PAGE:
"I'm for Mitt Romney," former President George W. Bush said to an ABC News reporter as the elevator doors closed. It was the first time he had publicly said he endorsed the presumptive Republican presidential nominee.
But don't look for the former president to campaign for Romney this year. Why? Two words: Bush recession. Americans don't need to be reminded that when Bush entered office the U.S. government was operating at a surplus. However, two costly wars, a series of unfunded tax cuts, and an unfunded Medicare prescription drug benefit program turned a surplus into a burgeoning deficit. Meanwhile, lax oversight of the mortgage and financial sectors resulted in increased personal debt. And then the bubble burst in 2007. This is not a record the Romney campaign wants to be associated with.
Instead, Romney wants to make November's election a referendum on President Barack Obama. The U.S. economy has struggled to recover from the Great Recession, which was unprecedented in its severity. Since the president was elected the economy has only added back about half of the jobs that were lost. The problem has been compounded by the loss of nearly a half million government jobs at all levels due to budget cuts.
The state of the U.S. economy will likely be the most important factor in the outcome of the presidential election. And the American economy will continue to be affected by growing economic problems in Europe, and a slowdown in the growth of China's economy. Uncertainty at home and abroad, and the unprecedented nature of the Great Recession have severely hampered recovery.
This has provided a huge opening for Romney, who has "Etch A Sketched" the Bush recession into the Obama failure. "The people of Iowa and America have watched President Obama for nearly four years, much of that time with Congress controlled by his own party," Romney said to a couple hundred supporters in Iowa Tuesday. "And rather than put out the spending fire, he has fed the fire. He has spent more and borrowed more." He concluded, "This is not just bad economics, this is morally wrong and we must stop it."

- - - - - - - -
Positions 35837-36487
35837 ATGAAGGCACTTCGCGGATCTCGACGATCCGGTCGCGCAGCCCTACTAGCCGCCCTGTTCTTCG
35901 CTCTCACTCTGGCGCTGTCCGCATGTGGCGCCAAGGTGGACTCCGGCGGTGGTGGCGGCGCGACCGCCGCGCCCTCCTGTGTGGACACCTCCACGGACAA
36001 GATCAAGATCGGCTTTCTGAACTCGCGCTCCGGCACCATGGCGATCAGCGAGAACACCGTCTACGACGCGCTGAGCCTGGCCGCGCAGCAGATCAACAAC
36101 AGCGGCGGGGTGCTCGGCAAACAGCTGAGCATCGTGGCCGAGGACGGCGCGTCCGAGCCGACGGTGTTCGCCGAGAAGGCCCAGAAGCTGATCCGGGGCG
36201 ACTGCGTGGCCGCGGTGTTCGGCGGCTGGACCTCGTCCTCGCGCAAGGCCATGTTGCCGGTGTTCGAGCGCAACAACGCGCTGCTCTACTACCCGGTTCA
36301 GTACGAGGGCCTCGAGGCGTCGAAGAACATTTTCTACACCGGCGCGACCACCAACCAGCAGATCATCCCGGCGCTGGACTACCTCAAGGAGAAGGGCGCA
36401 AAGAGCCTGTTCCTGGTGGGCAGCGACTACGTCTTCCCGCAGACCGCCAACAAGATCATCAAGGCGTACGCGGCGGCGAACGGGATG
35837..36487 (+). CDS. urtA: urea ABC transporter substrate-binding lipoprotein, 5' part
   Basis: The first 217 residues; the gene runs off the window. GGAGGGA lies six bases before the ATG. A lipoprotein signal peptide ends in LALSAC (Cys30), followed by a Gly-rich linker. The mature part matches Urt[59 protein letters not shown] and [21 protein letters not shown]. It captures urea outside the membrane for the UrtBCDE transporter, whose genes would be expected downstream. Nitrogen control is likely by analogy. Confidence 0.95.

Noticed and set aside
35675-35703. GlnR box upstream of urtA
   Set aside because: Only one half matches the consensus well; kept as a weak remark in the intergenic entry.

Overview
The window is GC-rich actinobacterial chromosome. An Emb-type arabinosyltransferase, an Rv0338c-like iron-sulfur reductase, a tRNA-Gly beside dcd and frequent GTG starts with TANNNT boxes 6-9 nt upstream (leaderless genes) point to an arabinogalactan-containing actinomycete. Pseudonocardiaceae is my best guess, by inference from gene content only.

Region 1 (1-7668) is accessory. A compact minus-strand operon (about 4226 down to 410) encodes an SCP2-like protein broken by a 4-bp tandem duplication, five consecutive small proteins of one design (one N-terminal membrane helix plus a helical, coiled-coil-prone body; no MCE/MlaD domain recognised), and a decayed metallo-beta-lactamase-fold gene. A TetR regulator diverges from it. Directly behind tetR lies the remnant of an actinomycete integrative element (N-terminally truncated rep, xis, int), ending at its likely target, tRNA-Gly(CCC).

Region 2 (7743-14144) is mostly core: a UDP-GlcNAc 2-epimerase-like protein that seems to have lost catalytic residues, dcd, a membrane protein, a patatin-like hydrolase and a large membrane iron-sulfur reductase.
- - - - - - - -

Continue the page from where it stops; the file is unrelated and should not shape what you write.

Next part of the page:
It remains unclear exactly what Romney will do to significantly reduce unemployment and the deficit. Some of the proposals he has mentioned or embraced will in fact only add to the long-term deficit -- for instance, more tax cuts. He also wants less government regulation. Sounds a lot like George W. Bush.
But Romney believes he does not have to be specific, he only has to attack his opponent -- a tactic that worked time and again during the brutal Republican primary. He managed to overcome his many flip-flops (i.e. abortion), his many distortions, his many flubs ("I like being able to fire people"), his inability to personally connect with voters, and his failure to win over many conservatives ("I'm severely conservative!"). The Obama campaign has begun to forcefully respond, first with an attack ad that painted Romney as "job destroyer" at Bain Capital. They will also remind voters that Romney equals Bush.
For the next six months Americans will experience the most expensive, thanks to Citizens United, and most negative presidential campaign ever waged in this country. No doubt, many will think, to paraphrase Romney, this is not just bad politics, this is morally wrong. But nothing will stop it.
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